What Do Alabama And California Have In Common? Top-Notch U.S. History Standards

For this new survey, reviewers rated the U.S. history and civics standards for all 50 states and Washington, D.C., giving them letter grades — A through F — for things like depth and clarity.

At the top, earning As, were Alabama, California, D.C., Massachusetts and Tennessee. At the bottom, 10 states earned Fs, including Pennsylvania, Wisconsin and Alaska. In the case of Alaska, the reviewers quipped, “The Lower Forty-Eight states sometimes seem to forget that Alaska exists — and judging from its social studies standards, the state seems determined to return the favor.”

Ouch.

Ten more states scored no better than Ds.

“Unfortunately, what I found is that [the low-rated standards] tended to be broad and vague, not specific enough,” says José Gregory, who has taught high school U.S. history for nearly 20 years and was one of the reviewers for the report, which comes from the Thomas B. Fordham Institute. Though Fordham is a conservative-leaning think tank, a handful of experts told NPR the survey is nonpartisan and worth taking seriously.

“I’m really worried,” says Hasan Kwame Jeffries, an associate professor of history at the Ohio State University. “If you don’t teach about race and racism in American history, past and present, I don’t know what the hell you’re teaching. It’s not the truth.”

Jeffries says the fight over critical race theory is, essentially, about how schools teach about race and racism. And that is deeply informed by what states do — and do not — include in their U.S. history and civics standards.

In Texas, students learn about the Civil War before they learn about slavery

Since its last survey, in 2011, Fordham says states’ handling of race and racism — for example, slavery and Jim Crow — has improved, though many states’ standards are still vague or disjointed.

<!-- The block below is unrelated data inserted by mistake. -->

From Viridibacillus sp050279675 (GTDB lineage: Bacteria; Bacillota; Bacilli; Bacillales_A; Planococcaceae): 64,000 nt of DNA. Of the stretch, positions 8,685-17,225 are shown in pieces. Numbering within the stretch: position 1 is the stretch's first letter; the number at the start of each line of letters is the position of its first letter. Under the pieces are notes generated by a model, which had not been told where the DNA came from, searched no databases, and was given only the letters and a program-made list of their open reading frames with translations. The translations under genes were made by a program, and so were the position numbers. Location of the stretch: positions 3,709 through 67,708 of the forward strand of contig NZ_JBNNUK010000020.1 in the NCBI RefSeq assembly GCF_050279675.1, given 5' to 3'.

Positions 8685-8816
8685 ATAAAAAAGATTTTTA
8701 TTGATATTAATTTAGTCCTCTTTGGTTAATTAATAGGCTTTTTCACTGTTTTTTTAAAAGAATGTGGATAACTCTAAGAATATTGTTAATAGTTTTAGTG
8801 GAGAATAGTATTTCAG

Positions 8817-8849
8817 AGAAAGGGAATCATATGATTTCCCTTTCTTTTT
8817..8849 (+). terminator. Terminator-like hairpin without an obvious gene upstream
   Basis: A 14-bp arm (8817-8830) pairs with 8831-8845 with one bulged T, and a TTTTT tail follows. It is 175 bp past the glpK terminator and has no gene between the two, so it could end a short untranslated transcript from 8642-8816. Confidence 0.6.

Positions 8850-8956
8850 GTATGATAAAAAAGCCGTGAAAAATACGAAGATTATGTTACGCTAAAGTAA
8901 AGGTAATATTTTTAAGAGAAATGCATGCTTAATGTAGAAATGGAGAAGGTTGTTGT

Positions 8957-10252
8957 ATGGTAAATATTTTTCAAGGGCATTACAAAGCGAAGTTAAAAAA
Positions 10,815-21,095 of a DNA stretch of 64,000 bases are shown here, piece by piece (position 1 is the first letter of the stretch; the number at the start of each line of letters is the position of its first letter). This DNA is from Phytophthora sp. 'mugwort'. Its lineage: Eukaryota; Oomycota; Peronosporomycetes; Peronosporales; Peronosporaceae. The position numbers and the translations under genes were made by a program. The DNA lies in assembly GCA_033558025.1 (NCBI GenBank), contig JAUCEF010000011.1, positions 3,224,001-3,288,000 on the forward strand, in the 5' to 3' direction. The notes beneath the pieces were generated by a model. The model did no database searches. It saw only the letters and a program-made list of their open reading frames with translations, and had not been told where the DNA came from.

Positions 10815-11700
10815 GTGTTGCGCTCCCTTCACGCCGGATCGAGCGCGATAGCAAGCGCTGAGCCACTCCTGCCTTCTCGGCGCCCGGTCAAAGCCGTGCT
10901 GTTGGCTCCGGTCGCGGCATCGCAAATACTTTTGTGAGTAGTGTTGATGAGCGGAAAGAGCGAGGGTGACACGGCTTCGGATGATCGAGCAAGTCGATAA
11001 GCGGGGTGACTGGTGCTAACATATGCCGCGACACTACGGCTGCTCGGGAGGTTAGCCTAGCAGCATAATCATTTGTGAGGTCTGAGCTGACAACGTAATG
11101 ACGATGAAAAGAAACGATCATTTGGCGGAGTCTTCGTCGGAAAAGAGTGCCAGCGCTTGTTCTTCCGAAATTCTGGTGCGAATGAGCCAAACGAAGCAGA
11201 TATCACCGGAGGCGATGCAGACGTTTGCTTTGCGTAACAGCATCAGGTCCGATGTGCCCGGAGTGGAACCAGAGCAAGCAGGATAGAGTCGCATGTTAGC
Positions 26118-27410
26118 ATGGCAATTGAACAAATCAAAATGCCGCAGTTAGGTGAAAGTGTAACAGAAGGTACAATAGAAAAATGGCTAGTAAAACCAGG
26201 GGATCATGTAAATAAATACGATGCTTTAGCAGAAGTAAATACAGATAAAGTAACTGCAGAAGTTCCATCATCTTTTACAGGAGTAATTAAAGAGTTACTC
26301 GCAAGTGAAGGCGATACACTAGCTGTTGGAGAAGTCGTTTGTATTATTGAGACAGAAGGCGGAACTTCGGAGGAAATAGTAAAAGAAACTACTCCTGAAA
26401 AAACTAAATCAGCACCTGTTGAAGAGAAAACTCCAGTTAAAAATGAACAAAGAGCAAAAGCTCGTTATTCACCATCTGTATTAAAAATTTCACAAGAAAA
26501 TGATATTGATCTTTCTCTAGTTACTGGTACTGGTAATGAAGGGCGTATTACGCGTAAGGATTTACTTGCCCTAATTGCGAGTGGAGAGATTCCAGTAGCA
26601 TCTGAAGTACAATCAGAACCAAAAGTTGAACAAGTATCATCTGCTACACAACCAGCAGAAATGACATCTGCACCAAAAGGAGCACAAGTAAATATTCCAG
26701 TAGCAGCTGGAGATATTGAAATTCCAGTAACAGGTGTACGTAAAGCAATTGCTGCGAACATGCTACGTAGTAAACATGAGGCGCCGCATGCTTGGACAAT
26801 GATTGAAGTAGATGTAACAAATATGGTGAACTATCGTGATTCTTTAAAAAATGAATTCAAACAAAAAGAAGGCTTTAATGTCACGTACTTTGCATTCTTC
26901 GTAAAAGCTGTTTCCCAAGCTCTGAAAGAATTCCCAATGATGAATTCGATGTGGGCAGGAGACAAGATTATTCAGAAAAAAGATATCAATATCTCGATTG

Texas, for example, wants fifth-graders to “explain the central role of the expansion of slavery in causing sectionalism, disagreement over states’ rights, and the Civil War.” But students aren’t expected to learn about slavery itself — including “the development of the plantation system, the transatlantic slave trade, and the spread of slavery” — until three years later, in eighth grade.

“I cannot teach students about the emancipation without talking about slavery itself,” says reviewer José Gregory, who currently teaches AP U.S. History in Georgia. “I cannot talk about civil rights and the movement for equality without discussing Jim Crow.”

The Fordham report highlights one Southern state with a more streamlined approach. In Tennessee, third-graders must “identify the economic, political, and religious reasons for founding the Thirteen Colonies and the role of indentured servitude and slavery in their settlement.”

The following year, in fourth grade, Tennessee asks students to “contrast how the principles set forth in the Declaration of Independence clashed with treatment of different groups including: women, slaves, and American Indians.”

Strong state standards can help teachers navigate anti-CRT laws

The depth and clarity of history and civics standards matter now more than ever as some state legislatures have moved to pass anti-CRT laws that purport to limit what teachers can say about race and racism in the classroom. For example, in June, Iowa’s governor signed a new law prohibiting teachers from doing anything that might make students “feel discomfort, guilt, anguish, or any other form of psychological distress on account of that individual’s race or sex.”

Stefanie Wager, past president of the National Council for the Social Studies, lives in Iowa and says she’s heard from history teachers there who say they feel vulnerable.

“They’re just very scared. They don’t know, you know, ‘Does this mean I can’t, like, teach my unit on the Civil War and we talk about slavery as one of the causes? Like, what does this mean?’ “

The same is true, Wager says, when Iowa teachers tackle the U.S. Constitution. How should they handle something like the Three-Fifths Compromise, which allowed states to count three-fifths of enslaved people in their population tallies — thereby increasing slaveholding states’ political power.

“How could you talk about that in any other way than to say this was all about White power, maintaining systems of power,” Wager asks.

In some states, educators can turn to their state’s standards for help and, to a certain extent, political cover. But Fordham gave Iowa’s U.S. history standards an F for their lack of depth; the standards don’t mention the Three-Fifths Compromise, which could make it easier for anxious teachers to avoid it.

On the other hand, Oklahoma — which got a B+ for both its history and civics standards — specifically says fifth-graders should study the Three-Fifths Compromise “and its maintenance of the institution of slavery.”

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